Whether you are new to the sport or an experienced athlete, choosing the right coach to help you meet your goals can be a game changer.
As both a coached athlete and an experienced coach, I have grown to understand the different aspects of this decision.
The following article is written to help athletes identify the most important aspects to consider when hiring an endurance coach. By no means is this everything you should consider, but I think these are among the most important.
Technical Proficiency, Professional Development, and Experience
Technical knowledge and a coach’s commitment to their own ongoing development are important in the coach’s ability to provide adequate support and guidance – especially given that things are constantly changing.
Athletes should ask about a coach’s education, certifications, and views on learning and professional development. Certifications from organizations such as USA Triathlon (USAT), USA Cycling (USAC), and USA Track & Field (USATF) are good indications they take their development seriously and support the governing bodies of these sports.
In addition to education and certifications, a coach’s practical experience in endurance sports can be equally important. This includes years of coaching and their racing background. Hiring a coach with a lot of experience coaching and racing the type of events and distance you are looking at should be considered.
Communication and Planning Skills
An effective coach should communicate clearly and respond promptly, ideally within 24-48 hours. Discuss whether a rapid response and feedback are important to you in your initial conversation with any coach you are considering.
Prospective coaches should be able to talk about how they plan training schedules week to week, provide feedback on workouts, and their approach to ensuring these plans align with an athlete’s goals and life commitments.
It’s also important to talk about how the coach will handle changes in the athlete’s schedule should something come up with the family or work – life happens, after all! Delays or vagueness in this area can be a big red flag.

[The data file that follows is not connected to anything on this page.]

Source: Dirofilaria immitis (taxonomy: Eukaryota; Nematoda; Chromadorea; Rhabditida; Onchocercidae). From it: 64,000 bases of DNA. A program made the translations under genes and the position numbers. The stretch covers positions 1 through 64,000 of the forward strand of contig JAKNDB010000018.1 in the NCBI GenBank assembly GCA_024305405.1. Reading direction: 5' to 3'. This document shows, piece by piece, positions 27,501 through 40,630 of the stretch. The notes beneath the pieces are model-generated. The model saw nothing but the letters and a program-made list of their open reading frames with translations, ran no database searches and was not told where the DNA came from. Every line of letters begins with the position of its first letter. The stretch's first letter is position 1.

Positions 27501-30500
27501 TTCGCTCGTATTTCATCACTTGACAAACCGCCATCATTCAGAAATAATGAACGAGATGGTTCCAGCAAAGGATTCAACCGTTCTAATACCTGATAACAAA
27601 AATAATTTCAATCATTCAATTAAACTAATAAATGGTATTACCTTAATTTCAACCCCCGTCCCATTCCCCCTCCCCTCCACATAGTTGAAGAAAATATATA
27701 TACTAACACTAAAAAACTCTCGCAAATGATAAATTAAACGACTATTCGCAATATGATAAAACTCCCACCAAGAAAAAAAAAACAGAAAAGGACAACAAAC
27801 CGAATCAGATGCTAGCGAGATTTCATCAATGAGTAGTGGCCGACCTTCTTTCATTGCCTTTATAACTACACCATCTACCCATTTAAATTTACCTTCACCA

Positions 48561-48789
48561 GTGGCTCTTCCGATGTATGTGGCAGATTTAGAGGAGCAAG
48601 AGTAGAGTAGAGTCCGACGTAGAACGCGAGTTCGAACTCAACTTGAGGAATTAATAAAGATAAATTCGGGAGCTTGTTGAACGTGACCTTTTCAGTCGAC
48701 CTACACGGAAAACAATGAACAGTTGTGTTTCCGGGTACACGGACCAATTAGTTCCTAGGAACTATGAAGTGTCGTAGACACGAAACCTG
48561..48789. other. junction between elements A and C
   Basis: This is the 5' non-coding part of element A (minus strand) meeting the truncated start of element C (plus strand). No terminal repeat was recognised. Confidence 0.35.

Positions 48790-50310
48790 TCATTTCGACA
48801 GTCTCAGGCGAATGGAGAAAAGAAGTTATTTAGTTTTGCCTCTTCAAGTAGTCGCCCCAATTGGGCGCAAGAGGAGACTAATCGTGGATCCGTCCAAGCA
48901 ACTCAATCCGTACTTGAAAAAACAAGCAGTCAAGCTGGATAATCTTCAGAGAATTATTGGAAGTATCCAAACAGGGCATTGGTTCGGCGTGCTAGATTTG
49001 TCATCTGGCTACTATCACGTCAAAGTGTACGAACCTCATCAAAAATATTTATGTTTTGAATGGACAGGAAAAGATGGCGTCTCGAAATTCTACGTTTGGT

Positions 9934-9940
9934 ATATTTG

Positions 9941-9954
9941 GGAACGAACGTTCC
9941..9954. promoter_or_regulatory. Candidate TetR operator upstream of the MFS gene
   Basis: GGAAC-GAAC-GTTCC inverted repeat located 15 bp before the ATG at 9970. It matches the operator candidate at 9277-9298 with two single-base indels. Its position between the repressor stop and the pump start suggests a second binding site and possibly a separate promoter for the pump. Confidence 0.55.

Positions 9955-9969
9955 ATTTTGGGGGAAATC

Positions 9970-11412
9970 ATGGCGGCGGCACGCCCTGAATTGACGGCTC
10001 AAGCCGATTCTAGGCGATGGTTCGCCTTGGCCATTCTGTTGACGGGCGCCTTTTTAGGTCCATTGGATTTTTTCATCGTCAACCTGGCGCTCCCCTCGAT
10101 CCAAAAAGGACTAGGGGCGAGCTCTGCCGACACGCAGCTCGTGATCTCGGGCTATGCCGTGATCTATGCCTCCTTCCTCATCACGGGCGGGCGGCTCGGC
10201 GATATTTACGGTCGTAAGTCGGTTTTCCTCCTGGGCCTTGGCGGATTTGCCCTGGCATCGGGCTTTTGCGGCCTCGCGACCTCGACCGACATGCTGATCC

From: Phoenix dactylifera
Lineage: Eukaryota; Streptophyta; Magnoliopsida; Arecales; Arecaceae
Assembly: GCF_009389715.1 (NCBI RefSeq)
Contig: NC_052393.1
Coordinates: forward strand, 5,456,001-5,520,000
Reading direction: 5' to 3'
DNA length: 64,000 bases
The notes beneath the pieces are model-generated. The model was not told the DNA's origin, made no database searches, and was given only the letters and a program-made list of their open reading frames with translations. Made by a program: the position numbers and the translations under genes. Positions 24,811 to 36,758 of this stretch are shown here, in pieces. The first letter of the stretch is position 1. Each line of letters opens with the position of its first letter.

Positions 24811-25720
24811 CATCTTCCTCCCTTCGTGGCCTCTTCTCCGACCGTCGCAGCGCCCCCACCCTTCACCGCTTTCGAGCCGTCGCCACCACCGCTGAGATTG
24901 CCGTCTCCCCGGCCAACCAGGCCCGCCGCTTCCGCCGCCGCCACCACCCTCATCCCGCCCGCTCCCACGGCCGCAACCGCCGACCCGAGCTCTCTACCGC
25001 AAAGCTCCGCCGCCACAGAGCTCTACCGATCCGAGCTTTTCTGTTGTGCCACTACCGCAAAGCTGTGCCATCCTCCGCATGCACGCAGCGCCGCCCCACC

Finally, athletes should discuss their preferred methods of communication, such as email, text messaging, WhatsApp, or other platforms, to ensure any expectations align with the coach’s practices and responsiveness.
Clarity of Workouts
Similar to the communication discussion, a coach’s ability to deliver clear, concise workout instructions is critical. When this doesn’t happen, it can not only be frustrating for the athlete, but it can also hold back progress.
Ask for examples of workout plans to gauge whether their communication style matches your preference for clarity and detail. If you already use Training Peaks, the coach can share examples through the platform.
Understanding of Current Technology and Training Platforms
With the constant advancement in technology in triathlon, running, and cycling, a coach’s understanding of current training devices and platforms is a key aspect in supporting their athletes.
Knowledge of the latest sports watches, bike computers, and other wearables, as well as training platforms like Zwift, Fulgaz, and TrainerRoad, can improve the coaching experience. These tools and platforms offer valuable insights and improve the training process.
The right coach should be able to talk about their knowledge of these technologies and training platforms. It might also be helpful for athletes to ask how a coach utilizes current training technologies and how they integrate the data from these tools into training plans.
While no coach can be an expert in everything, a good coach should never run out of ideas. Many coaches have established networks of professionals or coaches specializing in various aspects of the sport.
If an athlete needs specialized support in areas such as nutrition, bike fitting, or swim mechanics, your coach should assist you in finding solutions and connect you with others who can help. They may recommend another coach with expertise in the specific area to ensure you receive the necessary support.
Discuss with potential coaches how they approach challenges outside their immediate expertise, such as nutrition or biomechanics. Understanding their network of fellow professionals and how they leverage these relationships for the athlete’s benefit would be helpful.
Effective communication stands as the foundation of any successful athlete-coach partnership. During the selection process, it’s important to prioritize open dialogue and a coach’s willingness to see the athlete as a partner in problem-solving.
Initially, you need to agree upon an approach to addressing any areas where you might have questions or if your expectations aren’t being met. The ideal coach will demonstrate a commitment to your goals and work as a partner with you along the way.
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Jeff Lukich is the owner and head coach of Drive Multisport and leads Better Triathlete's coach match program. He is a USA Triathlon (USAT) Level 1, USA Cycling (USAC) Level 2, and USA Track & Field (USATF) certified coach. A 10x Ironman finisher and Boston Marathon Qualifier, Jeff specializes in coaching long-course triathletes, ultra-runners, marathoners, cyclists, and athletes with unique events, such as double Ironman, staged races, and SwimRun events. Learn more about Jeff.